Parrott went 9-0 up in the first session, then clinched the 10th after Charlton left a blue in the jaws of the pocket. He was modest in victory, commenting "the scoreline is ridiculous. There's no way I'm ten frames better than Eddie, although I played very solidly", with Charlton stating simply "John was a bit good, wasn't he?" Yes, he certainly was Eddie.
CRICKET: England 0-5 West Indies
The Windies had already hinted at the dominance they were to exert over England when they won 3-0 in a 5-match series in England in 1976, but by the mid-80s, they had become arguably the greatest side to ever play the game. Their batting included captain Clive Lloyd, Viv Richards, Desmond Haynes and Gordon Greenidge, while their fearsome pace attack featured Michael Holding, Joel Garner and Malcolm Marshall.
England found this out to their cost in 1984, when they were thumped 5-0 at home - to this day the only 5 test whitewash by a touring side. England's captain David Gower averaged 19, two of the defeats were by an innings, and even the Windies reserve bowlers caused havoc: Winston Davis broke England's Paul Terry's arm with a delivery in the 4th Test.
As if this wasn't enough, the West Indies whitewashed England again at home in 1986/87 - winning 5-0 once again. We're surprised England even bothered turning up for the series after that - we'd have just refused.
FOOTBALL: Spain 4-0 Italy
Spain arrived at Euro 2012 as overwhelming favourites, being the reigning World Cup winners and European Champions but, despite cruising through the group stages, they had begun to attract criticism for their methodical, 'boring' style. They edged past France in the quarters, and triumped on penalties against bitter rivals Portugal in the semi-finals: many predicted that they had been 'found out' and that they would come unstuck against the Italians in the final.
However, it was nothing of the sort, as Spain rose to the occasion, producing arguably their finest-ever performance, destroying Italy 4-0 in a comprehensive defeat, becoming the first team to retain the European Championships, and the first to win three major tournaments in a row.
RUGBY UNION: Australia 142-0 Namibia
The Australians are a merciless bunch aren't they? Making their third appearance on this list, this 2003 drubbing remains the biggest winning margin in Rugby World Cup history. A total mismatch in the group stage, there was no let-up for the Namibians, with the first try coming just two minutes in. Another 21 were to follow, with full-back Chris Latham notching a world-record five of them. Matt Rogers scored 42 points on his own, notching 16 conversions.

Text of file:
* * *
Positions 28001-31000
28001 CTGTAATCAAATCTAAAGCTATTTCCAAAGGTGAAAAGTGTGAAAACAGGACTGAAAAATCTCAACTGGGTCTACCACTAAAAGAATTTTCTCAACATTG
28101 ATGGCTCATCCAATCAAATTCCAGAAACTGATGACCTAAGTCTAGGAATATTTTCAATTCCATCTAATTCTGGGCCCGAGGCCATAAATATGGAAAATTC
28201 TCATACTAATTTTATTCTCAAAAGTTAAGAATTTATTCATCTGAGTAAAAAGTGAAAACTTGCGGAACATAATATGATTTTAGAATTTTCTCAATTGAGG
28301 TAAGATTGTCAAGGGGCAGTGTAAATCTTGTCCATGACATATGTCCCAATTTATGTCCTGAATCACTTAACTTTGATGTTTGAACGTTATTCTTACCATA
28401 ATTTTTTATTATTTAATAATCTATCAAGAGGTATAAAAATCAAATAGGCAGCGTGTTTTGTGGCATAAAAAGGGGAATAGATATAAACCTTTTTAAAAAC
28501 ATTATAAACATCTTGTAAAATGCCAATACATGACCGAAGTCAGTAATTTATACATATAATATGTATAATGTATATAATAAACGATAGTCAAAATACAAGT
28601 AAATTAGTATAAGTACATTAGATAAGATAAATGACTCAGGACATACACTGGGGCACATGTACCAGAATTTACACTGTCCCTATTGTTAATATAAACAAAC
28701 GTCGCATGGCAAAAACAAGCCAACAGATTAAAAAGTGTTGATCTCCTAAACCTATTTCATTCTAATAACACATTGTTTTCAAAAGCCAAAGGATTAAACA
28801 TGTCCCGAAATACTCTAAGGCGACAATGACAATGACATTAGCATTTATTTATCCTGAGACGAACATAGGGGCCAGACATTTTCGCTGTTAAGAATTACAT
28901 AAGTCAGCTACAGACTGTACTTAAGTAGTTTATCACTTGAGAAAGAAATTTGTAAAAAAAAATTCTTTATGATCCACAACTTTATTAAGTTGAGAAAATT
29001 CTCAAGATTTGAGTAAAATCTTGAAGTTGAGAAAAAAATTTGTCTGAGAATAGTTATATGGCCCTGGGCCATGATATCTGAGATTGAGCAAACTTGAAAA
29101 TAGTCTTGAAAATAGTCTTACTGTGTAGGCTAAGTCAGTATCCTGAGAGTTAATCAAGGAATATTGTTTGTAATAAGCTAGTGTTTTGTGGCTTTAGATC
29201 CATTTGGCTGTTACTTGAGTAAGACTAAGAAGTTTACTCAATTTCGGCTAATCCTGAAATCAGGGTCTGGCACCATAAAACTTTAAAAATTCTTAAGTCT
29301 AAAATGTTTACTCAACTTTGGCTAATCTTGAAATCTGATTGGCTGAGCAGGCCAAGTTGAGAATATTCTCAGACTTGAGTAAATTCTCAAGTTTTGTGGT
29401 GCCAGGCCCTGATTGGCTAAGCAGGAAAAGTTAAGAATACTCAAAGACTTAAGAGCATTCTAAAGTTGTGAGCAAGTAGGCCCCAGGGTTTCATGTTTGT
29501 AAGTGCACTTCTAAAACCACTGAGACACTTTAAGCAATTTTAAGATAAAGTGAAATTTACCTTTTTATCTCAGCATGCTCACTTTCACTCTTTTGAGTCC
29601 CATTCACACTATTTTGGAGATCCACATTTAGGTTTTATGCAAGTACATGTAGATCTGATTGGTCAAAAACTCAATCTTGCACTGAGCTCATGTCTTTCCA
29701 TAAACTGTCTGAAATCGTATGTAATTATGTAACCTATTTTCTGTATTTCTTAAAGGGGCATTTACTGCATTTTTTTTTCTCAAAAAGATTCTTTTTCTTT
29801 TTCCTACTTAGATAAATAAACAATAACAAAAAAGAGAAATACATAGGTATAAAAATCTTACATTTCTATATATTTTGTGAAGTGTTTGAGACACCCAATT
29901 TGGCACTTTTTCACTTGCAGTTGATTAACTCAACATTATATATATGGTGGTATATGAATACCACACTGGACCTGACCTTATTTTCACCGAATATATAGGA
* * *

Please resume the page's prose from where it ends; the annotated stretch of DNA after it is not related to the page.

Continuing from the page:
Namibia coach Dave Waterston commented "we got a rugby lesson - they were ruthless" - but we have some respect for them for making it through the match: we'd have probably run away from the ground at half time, complaining that 'bigger boys' were being nasty to us.
DARTS: Phil 'The Power' Taylor 6-0 Dennis Priestley
Whitewashes in darts are reasonably common but, like other sports, not so much in the latter stages of tournaments; that is, unless Phil Taylor is involved, having won four of his 16 world titles without dropping a set. Perhaps the most impressive of his victories was against his friend and great rival Dennis Priestley in 1998 - the third consecutive time he had faced him in the final.
Stars John Part, Peter Manley and Priestley himself were all present, but Taylor simply swept aside all challengers, dropping just two sets in the entire tournament - both to Rod Harrington in the semi-final - triumphing 6-0 in the final against Priestley, and scoring a 3-dart average of 103.98 to take the crown. The win marked Taylor's 4th title in a row, as he overtook Eric Bristow to become the most successful player in World Championship history. We'd still fancy our chances against him after a couple of pints though.
FOOTBALL: Manchester United 9-0 Ipswich
A result that remains the biggest win in Premier League history, the gulf between the two teams was clear for all to see on a chastening day for the Tractor Boys. Andy Cole scored 5 goals in this rout - a feat which has since been equalled by Alan Shearer, Dmitar Berbatov and Jermain Defoe - with Roy Keane, Mark Hughes (2) and Paul Ince netting the rest. It was United's best result in 103 years, but it didn't take them to the title, as they missed out later in the season by a point. Ipswich were relegated, conceding a record 59 goals in away games that season. This match certainly did not help.